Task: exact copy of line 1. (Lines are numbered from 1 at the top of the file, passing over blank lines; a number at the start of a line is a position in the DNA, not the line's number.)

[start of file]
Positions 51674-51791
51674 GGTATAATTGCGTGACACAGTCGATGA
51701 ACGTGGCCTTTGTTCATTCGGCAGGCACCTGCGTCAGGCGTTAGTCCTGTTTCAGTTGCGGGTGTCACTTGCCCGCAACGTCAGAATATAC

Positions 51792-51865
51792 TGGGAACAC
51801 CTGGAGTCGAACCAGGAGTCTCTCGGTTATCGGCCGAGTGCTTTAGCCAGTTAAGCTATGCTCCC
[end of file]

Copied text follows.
Positions 51674-51791